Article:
From July 24 Google Chrome will mark all websites, without a valid SSL certificate, directly and immediately visible to every user as unsafe. Thus Google warns very clearly and consistently against the danger and the resulting risks of an unencrypted connection.
With the release of the Chrome browser version 68 in July 24 of this year, a “Not-Secure” warning is displayed in the Chrome browser bar for each web page that does not use a valid SSL certificate.
This can, of course, have a negative effect on the user confidence of website visitors. In addition, the absence of https has a direct impact on the SEO ranking. With this change, Google wants to sensitize users so that they immediately recognize if a website has not taken appropriate security measures to make the Internet safer.
Current versions of Google Chrome already flag websites as “Not secure” if SSL encryption is not used properly in certain scenarios – such as when pages provide login fields.
With the release of Chrome 68, Google extends this warning and displays the “Not secure” message on any HTTP page, regardless of its content.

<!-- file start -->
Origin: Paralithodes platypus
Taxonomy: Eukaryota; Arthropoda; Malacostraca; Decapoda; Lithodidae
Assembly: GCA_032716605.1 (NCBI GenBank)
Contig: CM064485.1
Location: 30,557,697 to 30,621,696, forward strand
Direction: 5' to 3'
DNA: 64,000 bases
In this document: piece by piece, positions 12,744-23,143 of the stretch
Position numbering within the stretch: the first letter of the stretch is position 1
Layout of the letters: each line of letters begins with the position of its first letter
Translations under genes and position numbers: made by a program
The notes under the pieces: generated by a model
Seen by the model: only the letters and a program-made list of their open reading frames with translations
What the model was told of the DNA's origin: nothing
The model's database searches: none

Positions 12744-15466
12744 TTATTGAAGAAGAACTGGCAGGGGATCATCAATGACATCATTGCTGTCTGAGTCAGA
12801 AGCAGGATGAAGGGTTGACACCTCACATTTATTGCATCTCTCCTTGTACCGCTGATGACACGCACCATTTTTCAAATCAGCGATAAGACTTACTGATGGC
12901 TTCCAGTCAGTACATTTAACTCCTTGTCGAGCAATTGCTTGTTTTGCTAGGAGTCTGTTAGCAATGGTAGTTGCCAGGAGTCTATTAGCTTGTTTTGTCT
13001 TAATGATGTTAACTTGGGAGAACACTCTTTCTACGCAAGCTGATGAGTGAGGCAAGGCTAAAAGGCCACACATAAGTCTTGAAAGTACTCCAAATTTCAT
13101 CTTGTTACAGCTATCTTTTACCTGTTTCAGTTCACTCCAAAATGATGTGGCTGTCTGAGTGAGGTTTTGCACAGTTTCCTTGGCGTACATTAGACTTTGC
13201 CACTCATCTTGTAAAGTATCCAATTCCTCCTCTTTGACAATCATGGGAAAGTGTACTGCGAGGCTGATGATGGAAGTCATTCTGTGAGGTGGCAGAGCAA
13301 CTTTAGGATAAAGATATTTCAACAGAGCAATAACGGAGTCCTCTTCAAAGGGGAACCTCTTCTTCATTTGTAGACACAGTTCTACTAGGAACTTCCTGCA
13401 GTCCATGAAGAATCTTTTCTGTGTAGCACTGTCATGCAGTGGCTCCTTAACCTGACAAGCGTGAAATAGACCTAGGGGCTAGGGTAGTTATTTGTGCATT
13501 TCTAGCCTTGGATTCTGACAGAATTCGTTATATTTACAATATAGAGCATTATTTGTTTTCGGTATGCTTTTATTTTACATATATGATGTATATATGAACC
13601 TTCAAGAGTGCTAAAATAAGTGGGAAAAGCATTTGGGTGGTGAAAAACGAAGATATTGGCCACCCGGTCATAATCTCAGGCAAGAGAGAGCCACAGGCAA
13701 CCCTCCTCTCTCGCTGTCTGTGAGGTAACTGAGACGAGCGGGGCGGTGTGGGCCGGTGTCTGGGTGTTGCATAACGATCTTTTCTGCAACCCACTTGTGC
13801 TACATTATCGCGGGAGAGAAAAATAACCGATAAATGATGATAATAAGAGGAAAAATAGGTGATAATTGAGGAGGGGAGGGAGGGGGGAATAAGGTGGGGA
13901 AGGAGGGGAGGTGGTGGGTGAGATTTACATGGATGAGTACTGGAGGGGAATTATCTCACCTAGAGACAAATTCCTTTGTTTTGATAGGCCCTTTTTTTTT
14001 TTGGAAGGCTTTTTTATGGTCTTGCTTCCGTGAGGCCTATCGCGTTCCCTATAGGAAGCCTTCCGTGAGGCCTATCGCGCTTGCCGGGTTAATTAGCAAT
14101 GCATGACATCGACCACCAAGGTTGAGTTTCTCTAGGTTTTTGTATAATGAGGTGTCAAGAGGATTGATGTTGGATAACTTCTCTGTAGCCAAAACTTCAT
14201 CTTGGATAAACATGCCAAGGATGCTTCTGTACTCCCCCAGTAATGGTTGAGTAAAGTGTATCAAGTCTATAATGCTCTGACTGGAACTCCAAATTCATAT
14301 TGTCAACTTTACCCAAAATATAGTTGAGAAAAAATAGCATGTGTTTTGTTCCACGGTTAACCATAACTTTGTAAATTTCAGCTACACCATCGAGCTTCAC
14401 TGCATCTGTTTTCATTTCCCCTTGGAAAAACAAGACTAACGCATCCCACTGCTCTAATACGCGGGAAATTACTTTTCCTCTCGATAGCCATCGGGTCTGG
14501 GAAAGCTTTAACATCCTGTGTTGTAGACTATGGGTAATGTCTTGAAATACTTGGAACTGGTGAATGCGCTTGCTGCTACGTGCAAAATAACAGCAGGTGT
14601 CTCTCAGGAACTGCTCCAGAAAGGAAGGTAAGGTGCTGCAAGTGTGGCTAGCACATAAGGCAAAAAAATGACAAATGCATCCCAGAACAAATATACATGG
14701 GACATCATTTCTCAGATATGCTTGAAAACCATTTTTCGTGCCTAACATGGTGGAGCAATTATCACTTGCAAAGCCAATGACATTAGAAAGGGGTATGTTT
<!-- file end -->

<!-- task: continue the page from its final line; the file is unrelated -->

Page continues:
Google is making this change to better protect users from unsecured connections. This does not minimize the danger that data can be intercepted via secure connections, but because the data is now encrypted, the hacker usually cannot do anything with it.
Now every website operator can imagine for himself what consequences such a report has on the visitors of his own website (regardless of whether it is an e-commerce site or not) or, conversely, what positive effects it has if such a report does not appear.
Now at the latest, it is time to think about which certificate you want to use to secure the connection because Google did not include the aspect of identity verification at all in all the encryption considerations.
SECURE IS NOT SAFE
This has long been our CertCenter philosophy on this topic, which should show you that it is not about pure encryption. No matter which SSL/TLS certificate you choose, encryption is always guaranteed, but compared to organization-validated (OV) or extended validated certificates (EV), domain-validated (DV) certificates have not undergone an identity check.
Your considerations should always include whether you choose a pure technological solution, i.e. only encrypting, or whether you indicate to website visitors with an OV or EV certificate that you have been checked for identity by an independent third party.
If you have any questions about the different types of certificates or other questions, please write to us or call us directly.
We at CertCenter are looking forward to it.
Luis Federico Reimers
Leiter, Marketing & Vertrieb